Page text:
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Wisconsin

Refusal to Provide Medical Services

ABORTION REFUSAL CLAUSE

Wisconsin allows certain individuals or entities to refuse to provide abortion services.

To whom does the refusal clause apply? Hospitals, physicians or other persons associated with, employed by, or on the staff of a hospital.

What does the refusal clause allow? No physician or other person associated with, employed by, or on the staff of a hospital who objects in writing on moral or religious grounds may be required to participate in abortion services. The refusal may not be a basis for damages, discrimination in employment or education, disciplinary action, or other recriminatory action.

No hospital may be required to admit any woman or allow the use of its facilities for the purpose of abortion services. The refusal of a hospital on moral or religious grounds to permit or provide abortion care may not be a basis for civil damages.

No individual or entity may be required to participate in or make its facilities available for abortion care contrary to religious beliefs or moral convictions because of the receipt of any grant, contract, or loan under state or federal law.

Must the refusal be in writing? Yes. Party must state objection in writing.

Does the law require the refusing entity to notify the persons affected? No.

Are there circumstances under which a refusal clause may not be exercised? No.

Does the law require the refusing individual or entity to provide medically and factually accurate information or provide a referral for abortion services? No.

Does the law provide a mechanism for women to otherwise obtain specific reproductive-health services, information, or referrals if an individual and/or entity exercises a refusal clause? No.

Wis. Stat. Ann. §§ 253.09 (Enacted 1974; Last Amended 1999), 441.06(6) (Enacted 1921; Last Amended 2009), 448.03(5) (Enacted 1976; Last Amended 2009).

FAMILY-PLANNING REFUSAL CLAUSE

Wisconsin allows certain individuals or entities to refuse to provide family-planning services.

To whom does the refusal clause apply? State employees.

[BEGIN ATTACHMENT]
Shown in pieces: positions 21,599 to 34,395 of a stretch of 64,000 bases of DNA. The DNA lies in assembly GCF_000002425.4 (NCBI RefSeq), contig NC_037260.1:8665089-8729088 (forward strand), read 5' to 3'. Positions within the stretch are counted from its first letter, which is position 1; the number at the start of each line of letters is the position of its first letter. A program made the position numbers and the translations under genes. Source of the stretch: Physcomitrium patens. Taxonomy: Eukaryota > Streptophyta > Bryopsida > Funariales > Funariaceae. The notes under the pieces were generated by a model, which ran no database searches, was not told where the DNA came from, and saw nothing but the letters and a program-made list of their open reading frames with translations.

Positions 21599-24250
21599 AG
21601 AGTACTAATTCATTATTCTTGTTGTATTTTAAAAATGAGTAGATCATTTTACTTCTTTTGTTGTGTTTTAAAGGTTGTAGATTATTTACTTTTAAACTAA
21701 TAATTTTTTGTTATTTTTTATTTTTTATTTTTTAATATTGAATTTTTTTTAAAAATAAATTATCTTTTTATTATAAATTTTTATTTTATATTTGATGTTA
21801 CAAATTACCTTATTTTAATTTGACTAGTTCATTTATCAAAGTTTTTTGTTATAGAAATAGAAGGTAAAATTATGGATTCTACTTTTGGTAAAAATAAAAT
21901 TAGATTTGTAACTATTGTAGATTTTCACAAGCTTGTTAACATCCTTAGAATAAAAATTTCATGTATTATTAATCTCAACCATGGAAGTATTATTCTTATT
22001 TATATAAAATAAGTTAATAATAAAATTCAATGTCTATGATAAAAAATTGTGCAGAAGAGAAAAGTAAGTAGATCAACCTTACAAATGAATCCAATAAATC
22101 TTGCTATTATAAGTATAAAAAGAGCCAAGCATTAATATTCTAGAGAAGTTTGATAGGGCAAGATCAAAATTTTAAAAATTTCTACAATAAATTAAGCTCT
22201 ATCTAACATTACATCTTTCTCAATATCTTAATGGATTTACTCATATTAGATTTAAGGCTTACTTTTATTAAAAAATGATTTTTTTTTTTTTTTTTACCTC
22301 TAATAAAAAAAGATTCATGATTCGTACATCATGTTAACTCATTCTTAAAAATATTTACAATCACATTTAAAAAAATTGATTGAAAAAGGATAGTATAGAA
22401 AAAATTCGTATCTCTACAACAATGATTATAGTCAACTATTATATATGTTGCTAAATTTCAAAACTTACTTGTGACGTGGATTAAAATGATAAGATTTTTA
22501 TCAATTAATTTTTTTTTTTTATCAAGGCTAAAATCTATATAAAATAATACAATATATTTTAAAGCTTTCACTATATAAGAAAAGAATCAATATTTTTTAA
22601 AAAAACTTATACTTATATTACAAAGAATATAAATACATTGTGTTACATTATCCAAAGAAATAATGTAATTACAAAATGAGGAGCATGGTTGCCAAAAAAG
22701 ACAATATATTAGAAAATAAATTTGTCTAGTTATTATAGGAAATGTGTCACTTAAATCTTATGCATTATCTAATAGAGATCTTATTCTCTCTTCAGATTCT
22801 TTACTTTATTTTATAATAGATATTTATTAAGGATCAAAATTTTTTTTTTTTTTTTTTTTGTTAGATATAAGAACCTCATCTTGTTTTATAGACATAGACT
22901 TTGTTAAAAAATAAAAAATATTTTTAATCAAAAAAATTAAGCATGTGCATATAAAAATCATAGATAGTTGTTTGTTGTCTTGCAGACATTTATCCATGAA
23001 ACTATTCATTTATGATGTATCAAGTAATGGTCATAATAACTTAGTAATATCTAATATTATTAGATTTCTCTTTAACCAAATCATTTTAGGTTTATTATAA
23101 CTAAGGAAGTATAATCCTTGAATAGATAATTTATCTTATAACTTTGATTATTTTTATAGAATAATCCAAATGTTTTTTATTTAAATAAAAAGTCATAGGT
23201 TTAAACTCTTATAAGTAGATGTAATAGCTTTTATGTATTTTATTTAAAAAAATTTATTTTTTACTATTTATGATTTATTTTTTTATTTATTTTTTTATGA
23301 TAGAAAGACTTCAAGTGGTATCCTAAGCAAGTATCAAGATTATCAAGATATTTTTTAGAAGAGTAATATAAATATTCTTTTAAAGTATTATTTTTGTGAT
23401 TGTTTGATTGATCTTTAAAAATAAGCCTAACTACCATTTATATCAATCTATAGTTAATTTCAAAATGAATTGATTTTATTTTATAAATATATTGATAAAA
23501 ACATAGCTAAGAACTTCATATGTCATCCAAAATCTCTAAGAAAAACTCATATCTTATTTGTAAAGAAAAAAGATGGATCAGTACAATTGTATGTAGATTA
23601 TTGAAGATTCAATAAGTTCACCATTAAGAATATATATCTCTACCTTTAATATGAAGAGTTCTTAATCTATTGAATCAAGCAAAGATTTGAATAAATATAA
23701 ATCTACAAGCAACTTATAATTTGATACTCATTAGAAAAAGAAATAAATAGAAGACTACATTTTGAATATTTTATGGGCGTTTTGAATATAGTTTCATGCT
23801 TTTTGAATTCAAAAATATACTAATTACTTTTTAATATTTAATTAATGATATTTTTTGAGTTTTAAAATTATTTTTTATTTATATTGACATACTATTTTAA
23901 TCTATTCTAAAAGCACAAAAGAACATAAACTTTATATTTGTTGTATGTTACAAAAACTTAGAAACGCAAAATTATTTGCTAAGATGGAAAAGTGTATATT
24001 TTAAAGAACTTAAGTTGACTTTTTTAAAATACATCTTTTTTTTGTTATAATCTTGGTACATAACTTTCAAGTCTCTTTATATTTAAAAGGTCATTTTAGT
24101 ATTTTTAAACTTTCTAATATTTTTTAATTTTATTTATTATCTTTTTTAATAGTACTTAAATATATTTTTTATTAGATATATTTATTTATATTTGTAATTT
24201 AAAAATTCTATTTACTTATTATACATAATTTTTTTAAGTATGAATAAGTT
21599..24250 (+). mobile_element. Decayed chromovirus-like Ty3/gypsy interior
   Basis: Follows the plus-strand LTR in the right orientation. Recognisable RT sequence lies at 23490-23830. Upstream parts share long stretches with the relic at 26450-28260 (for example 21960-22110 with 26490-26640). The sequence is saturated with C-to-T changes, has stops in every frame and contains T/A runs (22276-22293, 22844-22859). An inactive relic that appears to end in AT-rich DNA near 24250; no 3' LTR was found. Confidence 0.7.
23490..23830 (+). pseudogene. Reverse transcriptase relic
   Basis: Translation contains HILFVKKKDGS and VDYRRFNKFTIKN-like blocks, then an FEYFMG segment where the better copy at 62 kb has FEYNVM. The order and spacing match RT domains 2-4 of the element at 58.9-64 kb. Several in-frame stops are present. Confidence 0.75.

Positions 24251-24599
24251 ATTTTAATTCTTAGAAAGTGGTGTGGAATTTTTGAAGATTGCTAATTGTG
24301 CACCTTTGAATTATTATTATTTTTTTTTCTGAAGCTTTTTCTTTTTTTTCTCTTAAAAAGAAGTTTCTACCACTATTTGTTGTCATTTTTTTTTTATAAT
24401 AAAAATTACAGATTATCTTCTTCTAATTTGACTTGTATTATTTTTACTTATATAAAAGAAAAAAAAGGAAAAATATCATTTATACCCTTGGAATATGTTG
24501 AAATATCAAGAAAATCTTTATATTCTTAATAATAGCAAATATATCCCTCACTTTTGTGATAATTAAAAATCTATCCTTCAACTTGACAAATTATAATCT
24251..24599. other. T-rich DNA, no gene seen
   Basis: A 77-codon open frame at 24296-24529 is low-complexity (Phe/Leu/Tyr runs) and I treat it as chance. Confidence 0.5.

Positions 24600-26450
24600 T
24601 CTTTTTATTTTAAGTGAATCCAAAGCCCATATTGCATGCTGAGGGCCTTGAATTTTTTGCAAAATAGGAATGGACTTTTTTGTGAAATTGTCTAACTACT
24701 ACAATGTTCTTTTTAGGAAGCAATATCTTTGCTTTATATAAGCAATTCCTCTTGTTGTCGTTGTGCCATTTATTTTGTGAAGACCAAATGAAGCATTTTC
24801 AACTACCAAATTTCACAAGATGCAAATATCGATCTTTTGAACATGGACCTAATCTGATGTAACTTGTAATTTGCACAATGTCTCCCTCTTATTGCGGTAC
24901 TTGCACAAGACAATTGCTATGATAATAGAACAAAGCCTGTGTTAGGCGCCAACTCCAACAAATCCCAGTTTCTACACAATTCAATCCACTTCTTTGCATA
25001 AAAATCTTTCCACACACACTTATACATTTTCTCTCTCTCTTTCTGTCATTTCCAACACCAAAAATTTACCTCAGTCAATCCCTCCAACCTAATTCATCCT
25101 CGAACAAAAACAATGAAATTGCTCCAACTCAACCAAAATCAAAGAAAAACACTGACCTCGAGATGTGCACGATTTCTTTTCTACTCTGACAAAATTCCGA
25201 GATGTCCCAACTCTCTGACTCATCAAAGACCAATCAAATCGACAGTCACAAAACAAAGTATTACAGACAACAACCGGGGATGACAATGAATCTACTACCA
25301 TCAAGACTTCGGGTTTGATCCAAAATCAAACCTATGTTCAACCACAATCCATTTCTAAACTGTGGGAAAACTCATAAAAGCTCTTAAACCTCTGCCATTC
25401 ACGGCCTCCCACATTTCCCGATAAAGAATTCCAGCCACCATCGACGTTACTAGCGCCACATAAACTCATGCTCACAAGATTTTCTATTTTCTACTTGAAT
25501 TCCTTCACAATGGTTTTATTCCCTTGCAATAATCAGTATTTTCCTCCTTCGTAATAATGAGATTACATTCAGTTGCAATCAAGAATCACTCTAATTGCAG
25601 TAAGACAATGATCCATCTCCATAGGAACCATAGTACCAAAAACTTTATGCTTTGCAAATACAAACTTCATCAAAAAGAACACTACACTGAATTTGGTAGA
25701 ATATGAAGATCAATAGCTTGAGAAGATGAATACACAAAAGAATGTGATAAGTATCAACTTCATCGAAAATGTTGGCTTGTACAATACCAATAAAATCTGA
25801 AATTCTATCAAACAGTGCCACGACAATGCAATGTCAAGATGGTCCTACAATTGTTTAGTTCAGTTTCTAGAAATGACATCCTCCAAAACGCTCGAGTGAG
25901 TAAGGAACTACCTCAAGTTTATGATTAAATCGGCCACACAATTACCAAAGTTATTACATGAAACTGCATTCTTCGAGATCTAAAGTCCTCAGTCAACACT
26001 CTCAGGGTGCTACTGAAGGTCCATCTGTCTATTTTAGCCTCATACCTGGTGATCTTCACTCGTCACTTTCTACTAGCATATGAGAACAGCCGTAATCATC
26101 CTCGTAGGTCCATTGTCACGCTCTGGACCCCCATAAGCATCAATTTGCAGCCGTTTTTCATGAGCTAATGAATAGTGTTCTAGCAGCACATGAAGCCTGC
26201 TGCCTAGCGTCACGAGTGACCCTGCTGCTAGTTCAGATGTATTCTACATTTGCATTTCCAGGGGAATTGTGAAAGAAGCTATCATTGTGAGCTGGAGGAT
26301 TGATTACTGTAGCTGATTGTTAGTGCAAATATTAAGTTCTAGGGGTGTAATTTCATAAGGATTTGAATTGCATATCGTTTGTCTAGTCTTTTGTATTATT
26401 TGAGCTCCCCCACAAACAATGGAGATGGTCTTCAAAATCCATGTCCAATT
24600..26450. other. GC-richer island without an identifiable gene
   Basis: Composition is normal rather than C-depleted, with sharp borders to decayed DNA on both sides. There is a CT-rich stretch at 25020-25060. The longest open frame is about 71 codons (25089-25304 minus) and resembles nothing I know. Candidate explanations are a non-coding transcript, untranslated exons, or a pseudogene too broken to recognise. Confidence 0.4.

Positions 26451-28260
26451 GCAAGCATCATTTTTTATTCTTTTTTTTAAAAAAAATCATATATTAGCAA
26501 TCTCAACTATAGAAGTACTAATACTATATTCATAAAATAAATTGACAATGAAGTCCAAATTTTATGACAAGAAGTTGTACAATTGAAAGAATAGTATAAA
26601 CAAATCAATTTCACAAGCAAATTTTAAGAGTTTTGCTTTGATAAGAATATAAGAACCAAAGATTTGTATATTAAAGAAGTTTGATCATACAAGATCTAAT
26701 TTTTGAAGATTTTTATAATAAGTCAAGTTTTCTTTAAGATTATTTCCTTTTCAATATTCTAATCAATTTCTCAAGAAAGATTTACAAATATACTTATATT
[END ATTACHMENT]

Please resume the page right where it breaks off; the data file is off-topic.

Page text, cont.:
What does the refusal clause allow? No state employee who objects based on personal beliefs may be required to offer family-planning services. The refusal shall not be the basis for discrimination. Agency directors or supervisors shall reassign the employee's duties to ensure that family-planning services are delivered.

Does the law require the refusing entity to notify the persons affected? No.

Are there circumstances under which a refusal clause may not be exercised? No.

Does the law require the refusing individual or entity to provide medically and factually accurate information or provide a referral for family planning and birth control services? No.

Does the law provide a mechanism for women to otherwise obtain specific reproductive-health services, information, or referrals if an individual and/or entity exercises a refusal clause? No.  However, the directors or supervisors of the agencies shall reassign the duties of employees in order to carry out duties related to family-planning services.

Wis. Stat. Ann. § 253.07(3)(b) (Enacted 1978; Last Amended 2011).

STERILIZATION REFUSAL CLAUSE

Wisconsin allows certain individuals or entities to refuse to provide or participate in sterilization services.

To whom does the refusal clause apply? Hospitals, physicians or other persons associated with, employed by, or on the staff of a hospital.

What does the refusal clause allow? No physician or other person associated with, employed by, or on the staff of a hospital who objects in writing on moral or religious grounds may be required to participate in sterilization services. The refusal may not be a basis for damages, discrimination in employment or education, disciplinary action, or other recriminatory action.

No hospital may be required to admit any woman or allow the use of its facilities for the purpose of performing sterilization services. The refusal of a hospital on moral or religious grounds to permit or provide sterilization care may not be a basis for civil damages.

No individual or entity may be required to participate in or make its facilities available for sterilization contrary to religious beliefs or moral convictions because of the receipt of any grant, contract, or loan under state or federal law.

Must the refusal be in writing? Yes.

Does the law require the refusing entity to notify the persons affected? No.

Are there circumstances under which a refusal clause may not be exercised? No.

Does the law require the refusing individual or entity to provide medically and factually accurate information or provide a referral for abortion services? No.

Does the law provide a mechanism for women to otherwise obtain specific reproductive-health services, information, or referrals if an individual and/or entity exercises a refusal clause? No.

Wis. Stat. Ann. §§ 253.09 (Enacted 1974; Last Amended 1999), 441.06(6) (Enacted 1921; Last Amended 2005), 448.03(5) (Enacted 1976; Last Amended 2005).


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